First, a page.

* The Manufacturing Law Blog provides timely commentary on issues of importance to manufacturers and distributors.  Contributors from the law firm of Robinson & Cole LLP are corporate compliance and litigation attorney, Jeff White environmental, health and safety attorney, Pam Elkow;  and labor and employment attorney, Nicole Bernabo.

Our thoughts and prayers are with the Boston community and all those who have been touched by the Boston marathon tragedy. 

This tragedy has raised questions about unexpected business closures that interrupt the work week, among many other very serious issues.  There are numerous, split second decisions that need to be considered by manufacturing employers in the face of such a tragedy.  This week’s post addresses the Fair Labor Standards Act (FLSA) issues that should be considered in such a situation.  When government officials encourage (not officially request) the public to stay home, employers must determine whether they will also direct employees to stay home, send workers home who are already at the facility, and/or shut down operations for a predetermined period of time, sometimes without much guidance about the nature or length of the emergency. 

The FLSA is the federal law governing wages and hours of work.  The FLSA requires employers to pay covered, non-exempt employees no less than the federal minimum wage for each hour actually worked and overtime at one and one-half times an employee’s regular rate of pay for all hours actually worked in excess of 40 in a week. These requirements are not subject to waiver during unexpected business closures, natural disasters and recovery efforts.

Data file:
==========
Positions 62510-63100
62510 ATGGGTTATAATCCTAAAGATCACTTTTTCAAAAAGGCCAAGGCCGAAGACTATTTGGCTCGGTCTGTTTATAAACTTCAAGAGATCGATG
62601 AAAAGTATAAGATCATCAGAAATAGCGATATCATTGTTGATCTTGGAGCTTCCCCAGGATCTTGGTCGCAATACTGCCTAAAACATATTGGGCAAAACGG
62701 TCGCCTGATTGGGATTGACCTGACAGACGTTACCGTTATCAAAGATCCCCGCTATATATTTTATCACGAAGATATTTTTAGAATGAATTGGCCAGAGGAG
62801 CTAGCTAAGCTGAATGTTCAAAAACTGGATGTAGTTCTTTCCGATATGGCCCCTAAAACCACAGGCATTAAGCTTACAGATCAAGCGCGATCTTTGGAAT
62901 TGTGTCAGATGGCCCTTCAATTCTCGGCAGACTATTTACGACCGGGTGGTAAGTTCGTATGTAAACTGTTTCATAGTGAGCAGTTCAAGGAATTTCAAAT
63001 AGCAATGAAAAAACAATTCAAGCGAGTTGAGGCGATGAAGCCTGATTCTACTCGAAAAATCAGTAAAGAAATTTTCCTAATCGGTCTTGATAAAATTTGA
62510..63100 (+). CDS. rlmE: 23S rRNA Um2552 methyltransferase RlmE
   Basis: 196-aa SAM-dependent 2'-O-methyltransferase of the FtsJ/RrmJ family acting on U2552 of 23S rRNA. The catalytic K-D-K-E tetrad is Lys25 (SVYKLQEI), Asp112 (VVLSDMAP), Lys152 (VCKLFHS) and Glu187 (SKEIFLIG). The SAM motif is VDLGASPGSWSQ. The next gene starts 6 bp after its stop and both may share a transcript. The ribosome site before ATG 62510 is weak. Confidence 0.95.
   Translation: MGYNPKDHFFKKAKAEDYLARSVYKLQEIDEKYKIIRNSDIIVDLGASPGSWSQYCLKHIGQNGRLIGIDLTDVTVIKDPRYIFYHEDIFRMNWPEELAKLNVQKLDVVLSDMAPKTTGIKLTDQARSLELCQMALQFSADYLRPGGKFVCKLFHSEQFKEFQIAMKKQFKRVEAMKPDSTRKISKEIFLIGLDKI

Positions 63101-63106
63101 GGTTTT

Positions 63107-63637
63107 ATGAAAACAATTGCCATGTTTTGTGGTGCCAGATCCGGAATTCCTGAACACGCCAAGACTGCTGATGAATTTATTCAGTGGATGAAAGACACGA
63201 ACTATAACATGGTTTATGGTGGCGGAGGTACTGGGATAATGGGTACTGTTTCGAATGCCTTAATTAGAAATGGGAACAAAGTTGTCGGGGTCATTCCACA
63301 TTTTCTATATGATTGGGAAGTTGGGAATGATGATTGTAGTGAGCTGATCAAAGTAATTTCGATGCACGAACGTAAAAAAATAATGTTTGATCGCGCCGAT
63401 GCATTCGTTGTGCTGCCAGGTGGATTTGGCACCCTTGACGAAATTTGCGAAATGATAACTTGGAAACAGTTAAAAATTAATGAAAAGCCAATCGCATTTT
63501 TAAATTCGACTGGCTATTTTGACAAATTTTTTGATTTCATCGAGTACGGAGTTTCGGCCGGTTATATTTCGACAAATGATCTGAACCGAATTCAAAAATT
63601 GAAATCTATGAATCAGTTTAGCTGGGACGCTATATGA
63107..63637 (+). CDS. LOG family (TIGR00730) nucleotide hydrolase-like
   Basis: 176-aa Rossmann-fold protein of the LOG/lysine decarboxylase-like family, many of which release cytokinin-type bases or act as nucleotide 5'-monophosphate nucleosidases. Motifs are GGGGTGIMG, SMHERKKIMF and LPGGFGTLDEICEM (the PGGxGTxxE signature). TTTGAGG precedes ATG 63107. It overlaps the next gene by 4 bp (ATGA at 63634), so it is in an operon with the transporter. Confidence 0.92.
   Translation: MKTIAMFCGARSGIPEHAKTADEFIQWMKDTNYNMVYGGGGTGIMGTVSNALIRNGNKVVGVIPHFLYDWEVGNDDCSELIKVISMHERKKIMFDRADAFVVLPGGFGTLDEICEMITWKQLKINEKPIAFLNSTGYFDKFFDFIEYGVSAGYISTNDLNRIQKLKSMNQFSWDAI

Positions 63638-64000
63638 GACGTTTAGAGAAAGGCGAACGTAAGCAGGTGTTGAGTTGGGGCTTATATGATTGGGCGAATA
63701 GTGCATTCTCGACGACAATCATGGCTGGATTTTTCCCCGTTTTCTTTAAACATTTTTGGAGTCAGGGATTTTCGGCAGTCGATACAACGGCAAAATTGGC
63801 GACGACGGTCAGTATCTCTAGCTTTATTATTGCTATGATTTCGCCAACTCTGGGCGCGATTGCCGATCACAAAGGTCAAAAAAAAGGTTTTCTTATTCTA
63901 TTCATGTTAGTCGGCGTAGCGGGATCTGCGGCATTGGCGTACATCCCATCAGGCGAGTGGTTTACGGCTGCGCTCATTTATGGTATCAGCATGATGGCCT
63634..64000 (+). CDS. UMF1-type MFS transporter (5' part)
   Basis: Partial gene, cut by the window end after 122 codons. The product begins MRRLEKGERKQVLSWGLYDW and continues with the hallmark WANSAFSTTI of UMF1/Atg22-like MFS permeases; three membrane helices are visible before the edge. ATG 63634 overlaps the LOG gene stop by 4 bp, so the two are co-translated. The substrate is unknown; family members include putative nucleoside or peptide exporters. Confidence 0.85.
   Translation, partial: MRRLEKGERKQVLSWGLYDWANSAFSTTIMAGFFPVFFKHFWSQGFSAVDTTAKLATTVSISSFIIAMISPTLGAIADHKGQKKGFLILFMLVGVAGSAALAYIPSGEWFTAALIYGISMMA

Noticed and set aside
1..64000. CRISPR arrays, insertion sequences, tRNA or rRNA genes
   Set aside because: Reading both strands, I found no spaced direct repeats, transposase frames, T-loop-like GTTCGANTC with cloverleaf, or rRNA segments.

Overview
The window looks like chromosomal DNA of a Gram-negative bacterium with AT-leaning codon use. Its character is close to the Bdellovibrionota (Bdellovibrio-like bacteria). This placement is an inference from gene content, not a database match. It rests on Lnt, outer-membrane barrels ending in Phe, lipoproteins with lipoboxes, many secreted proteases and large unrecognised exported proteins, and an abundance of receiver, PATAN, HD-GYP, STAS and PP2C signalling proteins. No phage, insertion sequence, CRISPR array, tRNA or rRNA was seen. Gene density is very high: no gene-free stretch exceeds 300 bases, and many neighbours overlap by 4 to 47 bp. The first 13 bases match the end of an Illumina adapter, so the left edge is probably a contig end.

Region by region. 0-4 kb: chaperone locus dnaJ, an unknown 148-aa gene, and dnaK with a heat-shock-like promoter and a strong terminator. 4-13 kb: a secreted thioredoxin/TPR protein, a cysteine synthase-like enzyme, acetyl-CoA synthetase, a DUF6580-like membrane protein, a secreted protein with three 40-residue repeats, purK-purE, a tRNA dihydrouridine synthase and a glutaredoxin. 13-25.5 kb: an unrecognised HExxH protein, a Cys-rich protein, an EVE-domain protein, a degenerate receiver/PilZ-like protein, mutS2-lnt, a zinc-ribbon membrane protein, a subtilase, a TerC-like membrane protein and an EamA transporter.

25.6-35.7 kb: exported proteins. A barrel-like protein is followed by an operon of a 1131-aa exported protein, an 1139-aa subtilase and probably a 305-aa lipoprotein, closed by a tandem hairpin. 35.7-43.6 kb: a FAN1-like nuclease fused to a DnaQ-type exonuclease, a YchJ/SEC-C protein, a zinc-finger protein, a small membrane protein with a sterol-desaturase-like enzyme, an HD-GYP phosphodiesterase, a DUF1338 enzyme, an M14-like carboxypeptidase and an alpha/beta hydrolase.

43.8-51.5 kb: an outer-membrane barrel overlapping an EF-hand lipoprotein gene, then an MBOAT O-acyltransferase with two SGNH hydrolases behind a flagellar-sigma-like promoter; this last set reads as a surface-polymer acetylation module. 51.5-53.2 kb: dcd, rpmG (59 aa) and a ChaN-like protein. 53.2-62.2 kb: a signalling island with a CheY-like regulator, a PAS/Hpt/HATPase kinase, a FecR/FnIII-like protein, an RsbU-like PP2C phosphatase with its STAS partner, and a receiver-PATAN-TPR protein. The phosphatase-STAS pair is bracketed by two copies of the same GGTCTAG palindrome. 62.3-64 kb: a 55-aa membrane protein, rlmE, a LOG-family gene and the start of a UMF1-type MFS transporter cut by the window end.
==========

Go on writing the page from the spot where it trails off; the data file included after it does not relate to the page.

The general FLSA rule provides that if there is an unexpected business closure, an employer is not required to pay non-exempt employees for time not worked during the closure.  An employer may allow non-exempt employees to receive some form of compensation for days in which the employer’s facilities are closed by allowing the employees to choose to charge such time to the employee’s accrued leave time (personal or vacation time). 

For exempt employees, the rule is that exempt employees are required to receive their full salary for any week in which the employee performs any work, regardless of the number of days or hours worked, unless no work is performed for the entire workweek. 

Be mindful, however, that there are exceptions to this rule for non-exempt employees who are working under a fluctuating workweek arrangement, and state laws may also dictate other compensation rules, such as “on-call” assignments or being sent home after reporting to work.

There is some uncertainty surrounding this week’s unique situation in Boston as there is no regulatory or judicial guidance that specifically addresses a town affected by a “lockdown” and whether an employee who stayed home because of a “lockdown” has done so for “personal reasons”.  Further, employers may decide to make an exception and pay non-exempt employees for the time off and/or refrain from making any deduction to salaried employees in light of the extremely sensitive and unique nature of this tragedy.

Employers may wish to consider developing an emergency or disaster policy that: (a) permits non-exempt employees to charge their leave bank accounts if facilities are closed; and (b) requires exempt employees to charge their leave bank accounts either when the employer’s facilities are closed or when the employee refuses to report to work during an unexpected business closure.